Review: “Shiloh Season” by Phyllis Reynolds Naylor

For the love of books

Shiloh Season is the second volume in the Shiloh series which continues Marty Preston’s narrative.

Shiloh finally belongs to Marty.  However, Marty thought that he made peace with Judd Travers, but his problems with Judd are not over.  Judd has started drinking to excess, with serious consequences.  Running over the neighbors’ mailboxes and driving too fast are only the beginning.  After hard words are said between his family and Judd, Marty is worrying again about Shiloh’s safety, and, eventually, his own.

Through Marty’s experiences, the author ponders if anyone like Judd Travers can change his character for the better.  Judd’s depression leads him to put Shiloh and Marty in greater danger than in Shiloh, and Marty’s entire family suffers from Judd’s outbursts and actions.  Marty inwardly struggles with his hatred for Judd’s cruelty and his conflicting sympathy for Judd’s past.  The controversial debate over the power of forgiveness and justice masked as vengeance is strongly discussed by Phyllis Reynolds Naylor through Marty’s conscience as well as through new and familiar characters.  In Chapter 13, there is a memorable conversation between Marty and Doc Murphy about the importance of making moral choices and the difficulties that surround them.  The reader can marvel at the underlying wisdom of the author’s simple words while humor and the warm, familial setting soften the serious, realistic storyline.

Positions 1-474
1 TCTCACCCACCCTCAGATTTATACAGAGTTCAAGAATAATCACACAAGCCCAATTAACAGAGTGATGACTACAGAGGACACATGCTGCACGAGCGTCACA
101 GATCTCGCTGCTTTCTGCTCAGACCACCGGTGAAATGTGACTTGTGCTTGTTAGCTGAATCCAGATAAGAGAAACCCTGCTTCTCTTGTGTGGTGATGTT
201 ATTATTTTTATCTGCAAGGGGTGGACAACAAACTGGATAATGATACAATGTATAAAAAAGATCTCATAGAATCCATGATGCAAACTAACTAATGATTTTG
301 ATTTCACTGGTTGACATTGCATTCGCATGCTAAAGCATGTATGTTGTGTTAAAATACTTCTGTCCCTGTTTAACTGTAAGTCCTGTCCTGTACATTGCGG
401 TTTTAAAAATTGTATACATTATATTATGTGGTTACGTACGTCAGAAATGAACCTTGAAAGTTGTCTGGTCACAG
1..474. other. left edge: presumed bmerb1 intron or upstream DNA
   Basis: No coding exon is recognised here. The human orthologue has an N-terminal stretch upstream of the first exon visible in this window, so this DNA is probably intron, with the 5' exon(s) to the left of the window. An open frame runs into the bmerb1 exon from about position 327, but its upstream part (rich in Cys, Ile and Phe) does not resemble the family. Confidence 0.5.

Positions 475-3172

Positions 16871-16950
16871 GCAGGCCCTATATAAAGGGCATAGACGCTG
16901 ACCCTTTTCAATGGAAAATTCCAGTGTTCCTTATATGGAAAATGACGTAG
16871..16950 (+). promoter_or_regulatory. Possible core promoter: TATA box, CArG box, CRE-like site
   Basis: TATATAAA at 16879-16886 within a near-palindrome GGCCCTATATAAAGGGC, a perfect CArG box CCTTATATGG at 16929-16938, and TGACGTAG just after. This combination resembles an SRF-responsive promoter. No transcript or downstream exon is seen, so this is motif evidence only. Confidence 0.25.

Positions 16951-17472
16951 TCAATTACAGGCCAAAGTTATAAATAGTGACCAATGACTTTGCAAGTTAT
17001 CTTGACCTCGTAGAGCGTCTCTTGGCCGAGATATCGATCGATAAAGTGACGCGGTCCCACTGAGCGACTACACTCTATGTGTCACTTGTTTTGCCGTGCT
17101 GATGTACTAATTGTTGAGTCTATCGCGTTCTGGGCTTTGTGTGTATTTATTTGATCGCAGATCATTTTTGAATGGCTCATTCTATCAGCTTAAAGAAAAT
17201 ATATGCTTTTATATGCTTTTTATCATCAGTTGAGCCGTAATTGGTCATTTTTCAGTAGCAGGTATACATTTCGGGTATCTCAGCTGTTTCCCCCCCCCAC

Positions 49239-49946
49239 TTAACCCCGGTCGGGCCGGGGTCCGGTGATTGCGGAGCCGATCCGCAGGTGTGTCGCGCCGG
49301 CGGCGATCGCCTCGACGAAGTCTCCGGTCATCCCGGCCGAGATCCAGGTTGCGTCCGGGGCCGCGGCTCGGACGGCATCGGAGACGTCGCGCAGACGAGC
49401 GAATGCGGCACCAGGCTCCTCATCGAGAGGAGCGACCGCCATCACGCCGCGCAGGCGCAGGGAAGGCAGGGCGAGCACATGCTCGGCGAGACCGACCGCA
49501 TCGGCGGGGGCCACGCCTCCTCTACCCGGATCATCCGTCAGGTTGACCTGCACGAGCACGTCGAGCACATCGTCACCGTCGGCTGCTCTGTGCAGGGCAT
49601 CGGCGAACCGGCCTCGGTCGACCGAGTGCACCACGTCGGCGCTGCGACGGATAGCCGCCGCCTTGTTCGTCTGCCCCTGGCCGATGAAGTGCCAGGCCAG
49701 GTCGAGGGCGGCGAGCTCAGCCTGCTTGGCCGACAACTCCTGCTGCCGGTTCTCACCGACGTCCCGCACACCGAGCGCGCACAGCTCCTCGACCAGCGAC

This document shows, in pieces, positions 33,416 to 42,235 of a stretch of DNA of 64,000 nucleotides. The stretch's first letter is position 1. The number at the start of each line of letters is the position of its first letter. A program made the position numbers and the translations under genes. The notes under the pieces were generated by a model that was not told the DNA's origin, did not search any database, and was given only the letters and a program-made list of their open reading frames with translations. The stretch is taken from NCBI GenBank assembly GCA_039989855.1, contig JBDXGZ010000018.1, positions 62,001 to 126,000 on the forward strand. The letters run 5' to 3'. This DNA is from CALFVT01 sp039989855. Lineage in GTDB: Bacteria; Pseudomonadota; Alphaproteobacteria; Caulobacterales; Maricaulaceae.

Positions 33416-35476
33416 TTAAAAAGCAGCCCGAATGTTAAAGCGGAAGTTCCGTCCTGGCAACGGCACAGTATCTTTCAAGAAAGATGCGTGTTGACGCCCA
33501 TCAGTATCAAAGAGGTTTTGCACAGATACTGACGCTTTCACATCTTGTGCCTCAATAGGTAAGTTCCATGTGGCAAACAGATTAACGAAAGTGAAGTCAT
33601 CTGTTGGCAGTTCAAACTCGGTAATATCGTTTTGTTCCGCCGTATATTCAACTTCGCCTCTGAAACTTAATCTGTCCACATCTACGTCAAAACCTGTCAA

Original review: Part 2: The ‘Shiloh’ trilogy, Examiner.com

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